150,000 attend Gaydamak's party in TA

However, Russian-born billionaire absent from his "Surprise Party for Israel."

April 24, 2007 11:19
1 minute read.
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More than 150,000 people packed into Hayarkon Park in Tel Aviv on Tuesday for the Independence Day "Surprise Party for Israel," organized by Russian-born billionaire Arkady Gaydamak. Since the venue opened to the masses, who had been queuing since the early morning, the crowd enjoyed a string of activities, shows and concerts and feasted on food and beer paid for by the billionaire businessman. The party was set to continue until the early hours of Wednesday morning. Gaydamak himself however did not attend his party, choosing instead to spend the evening with his family. Earlier Tuesday, during a ceremony for outstanding IDF soldiers at Beit Hanassi, Prime Minister Ehud Olmert said that "Israel will doubtlessly face immense dangers in the next few years. However, the prime minister added, if "we're smart, we'll know how to create opportunities." Olmert said that a belief in the nation's future and the "great strength of its people" would counter any threat. Acting President Dalia Itzik took the podium after Olmert. During her speech, she stated that Israel was making every effort to secure the release of its captive soldiers.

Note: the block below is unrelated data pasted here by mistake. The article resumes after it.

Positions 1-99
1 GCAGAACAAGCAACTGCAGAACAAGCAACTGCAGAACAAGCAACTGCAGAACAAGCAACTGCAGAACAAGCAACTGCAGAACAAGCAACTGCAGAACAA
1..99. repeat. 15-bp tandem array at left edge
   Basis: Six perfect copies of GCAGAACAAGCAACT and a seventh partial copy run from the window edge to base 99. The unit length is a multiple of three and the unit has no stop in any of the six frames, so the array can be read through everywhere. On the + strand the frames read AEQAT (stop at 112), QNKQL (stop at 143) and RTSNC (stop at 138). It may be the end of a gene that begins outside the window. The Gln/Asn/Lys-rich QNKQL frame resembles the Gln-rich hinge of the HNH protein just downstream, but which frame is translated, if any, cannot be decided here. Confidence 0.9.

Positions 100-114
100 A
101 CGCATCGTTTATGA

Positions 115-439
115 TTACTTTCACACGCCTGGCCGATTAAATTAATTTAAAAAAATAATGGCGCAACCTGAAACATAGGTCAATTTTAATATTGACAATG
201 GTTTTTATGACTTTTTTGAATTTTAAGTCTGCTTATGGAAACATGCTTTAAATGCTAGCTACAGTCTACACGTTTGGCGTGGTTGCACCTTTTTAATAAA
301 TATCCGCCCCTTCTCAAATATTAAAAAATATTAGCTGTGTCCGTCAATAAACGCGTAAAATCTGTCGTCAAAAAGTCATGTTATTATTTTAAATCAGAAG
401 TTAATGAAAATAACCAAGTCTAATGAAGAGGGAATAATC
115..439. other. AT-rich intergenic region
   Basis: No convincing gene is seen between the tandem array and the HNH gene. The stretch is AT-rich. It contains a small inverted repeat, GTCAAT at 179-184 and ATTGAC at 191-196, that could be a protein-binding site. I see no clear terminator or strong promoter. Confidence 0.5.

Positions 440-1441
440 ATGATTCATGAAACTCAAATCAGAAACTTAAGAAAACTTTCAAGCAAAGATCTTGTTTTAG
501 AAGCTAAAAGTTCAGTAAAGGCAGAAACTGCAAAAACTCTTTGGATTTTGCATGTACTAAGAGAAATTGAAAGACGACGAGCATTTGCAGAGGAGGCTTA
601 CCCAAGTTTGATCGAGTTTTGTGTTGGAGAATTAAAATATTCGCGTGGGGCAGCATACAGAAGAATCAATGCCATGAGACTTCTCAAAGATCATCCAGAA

• Itzik: We have won, and will win again
  • Independence Day events at Beit Hanassi opened Tuesday morning with a parade of generations of IDF veterans. The participants posed for pictures with Itzik, who then - together with IDF Chief of Staff Lt.-Gen. Gabi Ashkenazi - reviewed an honor guard of the 120 outstanding soldiers. Meanwhile, tens of thousands of Israelis were celebrating Independence Day at national parks and sites. The country's forests were a particularly popular destination for hikes and picnics. The Jewish National Fund reported that by midmorning, most forests were at 80 percent of their visitors' capacity. According to Israel Radio, so many visitors had arrived at Malachim Forest near Kiryat Gat that police were diverting the public to alternate sites. The National Park near Ashkelon was closed to vehicles by midmorning, although visitors could still enter by foot.

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